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Maximizing finance for development works

Hartwig Schafer's picture
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People in Saint-Louis, Senegal. © Ibrahima BA Sané/World Bank
People in Saint-Louis, Senegal. © Ibrahima BA Sané/World Bank


Massive investment is needed to meet the ambitious goal of ending extreme poverty and boosting shared prosperity by 2030. By some estimates it could cost as much as $4.5 trillion a year to meet the Sustainable Development Goals (SDGs), and obviously, we will not get there solely with public finance. And there’s the rub: Countries will only meet the SDGs and improve the lives of their citizens if they raise more domestic revenues and attract more private financing and private solutions to complement and leverage public funds and official development assistance. This approach is called maximizing finance for development, or MFD.

Recently, I heard five stories from project teams that made the case for this MFD approach with real-world experience and development impact. These stories span the globe from Colombia to West Africa to the Solomon Islands, and they made me hopeful. I want to share two examples that really resonated.
 
West Africa Housing. We all know that families that own a home invest more in education over time and are healthier and wealthier. In reality, however, housing is often unaffordable for poorer families. In the eight francophone countries that make up the West African Economic and Monetary Union, housing is scarce, demand is skyrocketing, and costs are high. Building a house in Senegal costs more than in India or China. Housing finance needs are estimated at $122 billion, compared to an estimated GDP for the entire zone of $115 billion. Clearly, the housing needs outstrip the resources of governments, and private sector solutions are needed to address this issue. Using the MFD approach, the World Bank Group strengthened the regional mortgage financing company, expanded access to housing finance, and crowded in 5$ of private finance through the bond market for each $1 invested by the WBG. The results were positive: housing supply increased, the mortgage industry expanded, and 200,000 more people have housing, which has created 250,000 new jobs.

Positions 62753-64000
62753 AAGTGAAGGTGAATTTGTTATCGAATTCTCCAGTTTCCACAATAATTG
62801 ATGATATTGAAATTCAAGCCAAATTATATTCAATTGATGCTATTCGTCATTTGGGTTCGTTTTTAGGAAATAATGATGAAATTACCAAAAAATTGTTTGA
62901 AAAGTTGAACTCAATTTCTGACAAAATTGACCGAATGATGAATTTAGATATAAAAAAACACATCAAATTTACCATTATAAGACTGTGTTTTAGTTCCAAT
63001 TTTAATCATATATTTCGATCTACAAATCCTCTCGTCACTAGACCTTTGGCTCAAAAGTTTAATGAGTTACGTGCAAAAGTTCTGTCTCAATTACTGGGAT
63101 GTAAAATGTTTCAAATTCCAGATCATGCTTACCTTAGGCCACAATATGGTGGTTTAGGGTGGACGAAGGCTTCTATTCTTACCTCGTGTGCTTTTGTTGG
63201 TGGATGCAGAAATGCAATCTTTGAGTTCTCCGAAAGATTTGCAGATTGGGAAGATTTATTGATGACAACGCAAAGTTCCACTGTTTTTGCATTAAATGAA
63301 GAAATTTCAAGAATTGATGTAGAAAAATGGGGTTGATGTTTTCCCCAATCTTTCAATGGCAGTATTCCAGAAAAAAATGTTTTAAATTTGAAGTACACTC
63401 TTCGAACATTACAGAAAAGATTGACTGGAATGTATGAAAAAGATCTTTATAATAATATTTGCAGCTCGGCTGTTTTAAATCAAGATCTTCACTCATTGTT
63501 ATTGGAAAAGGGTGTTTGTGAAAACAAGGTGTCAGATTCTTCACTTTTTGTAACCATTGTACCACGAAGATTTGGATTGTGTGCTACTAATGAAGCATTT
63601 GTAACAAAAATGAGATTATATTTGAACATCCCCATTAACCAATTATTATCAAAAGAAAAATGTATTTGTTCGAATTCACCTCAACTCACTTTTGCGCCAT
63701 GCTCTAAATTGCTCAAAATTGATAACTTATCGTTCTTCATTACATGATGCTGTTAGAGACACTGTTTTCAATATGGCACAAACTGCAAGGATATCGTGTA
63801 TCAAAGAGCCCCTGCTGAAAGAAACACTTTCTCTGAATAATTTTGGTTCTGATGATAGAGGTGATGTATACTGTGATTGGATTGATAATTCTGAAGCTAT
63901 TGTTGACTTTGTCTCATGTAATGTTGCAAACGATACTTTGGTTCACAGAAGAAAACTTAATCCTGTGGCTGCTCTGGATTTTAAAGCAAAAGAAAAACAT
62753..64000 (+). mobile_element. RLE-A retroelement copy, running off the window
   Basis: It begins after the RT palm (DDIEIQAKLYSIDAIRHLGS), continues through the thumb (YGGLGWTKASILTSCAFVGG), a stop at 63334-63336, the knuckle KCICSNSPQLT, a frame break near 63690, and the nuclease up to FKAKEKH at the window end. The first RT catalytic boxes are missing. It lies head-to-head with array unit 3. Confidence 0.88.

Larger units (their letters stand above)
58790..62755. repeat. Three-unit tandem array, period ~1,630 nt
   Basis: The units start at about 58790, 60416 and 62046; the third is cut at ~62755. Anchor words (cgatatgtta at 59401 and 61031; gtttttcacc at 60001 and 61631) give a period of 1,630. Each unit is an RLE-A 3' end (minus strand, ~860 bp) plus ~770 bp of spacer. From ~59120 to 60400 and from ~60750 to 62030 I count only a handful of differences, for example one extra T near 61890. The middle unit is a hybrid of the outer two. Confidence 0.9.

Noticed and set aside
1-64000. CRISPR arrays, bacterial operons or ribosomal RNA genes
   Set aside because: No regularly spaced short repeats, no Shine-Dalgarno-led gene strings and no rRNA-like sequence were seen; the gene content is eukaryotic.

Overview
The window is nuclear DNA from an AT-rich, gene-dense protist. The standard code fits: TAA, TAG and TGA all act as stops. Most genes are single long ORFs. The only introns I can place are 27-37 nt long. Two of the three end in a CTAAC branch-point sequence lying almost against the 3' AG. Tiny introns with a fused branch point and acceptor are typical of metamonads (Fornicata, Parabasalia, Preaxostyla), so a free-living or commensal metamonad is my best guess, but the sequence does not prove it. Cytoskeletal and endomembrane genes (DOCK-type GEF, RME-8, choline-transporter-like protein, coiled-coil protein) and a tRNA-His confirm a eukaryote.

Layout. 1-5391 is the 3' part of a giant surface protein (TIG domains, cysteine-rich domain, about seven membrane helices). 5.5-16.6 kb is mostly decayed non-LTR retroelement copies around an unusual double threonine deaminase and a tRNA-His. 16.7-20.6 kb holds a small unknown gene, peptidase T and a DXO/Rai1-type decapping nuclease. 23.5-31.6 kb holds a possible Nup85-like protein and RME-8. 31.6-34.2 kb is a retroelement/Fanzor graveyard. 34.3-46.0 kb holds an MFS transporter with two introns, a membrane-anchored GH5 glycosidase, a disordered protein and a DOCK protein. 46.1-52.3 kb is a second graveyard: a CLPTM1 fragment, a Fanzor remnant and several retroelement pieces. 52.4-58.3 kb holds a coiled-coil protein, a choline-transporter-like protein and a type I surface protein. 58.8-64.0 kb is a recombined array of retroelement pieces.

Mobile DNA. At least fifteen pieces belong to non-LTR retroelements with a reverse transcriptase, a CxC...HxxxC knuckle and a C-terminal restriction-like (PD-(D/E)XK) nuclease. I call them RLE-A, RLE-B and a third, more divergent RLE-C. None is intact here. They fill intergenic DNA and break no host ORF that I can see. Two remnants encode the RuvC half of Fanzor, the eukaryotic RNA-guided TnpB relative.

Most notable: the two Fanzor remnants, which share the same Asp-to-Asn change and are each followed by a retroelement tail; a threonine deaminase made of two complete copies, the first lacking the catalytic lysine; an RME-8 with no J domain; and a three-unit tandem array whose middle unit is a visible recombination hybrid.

Solomon Islands Fisheries: Fisheries provide a striking illustration of the advantages of MFD, where governance and private sector investment go hand in hand. This is particularly true in vulnerable countries and small island states. In the Solomon Islands, 70 percent of the population is under the age of 29, and most of the people depend heavily on ocean resources for their livelihoods and food. SolTuna is the largest private sector employer in Noro, a town in the Solomon Islands about 1800 miles from Sydney. It has close to 1,900 employees, 66 percent of whom are women. Using the MFD approach, the WBG has been supporting SolTuna to increase the company’s processing capacity, expand opportunities for women employees, and improve its health and safety standards. The results are encouraging: Public revenues have increased, and we are supporting the Solomon Islands to sustainably manage its fisheries and associated habitats.
 
Here’s my take on MFD:

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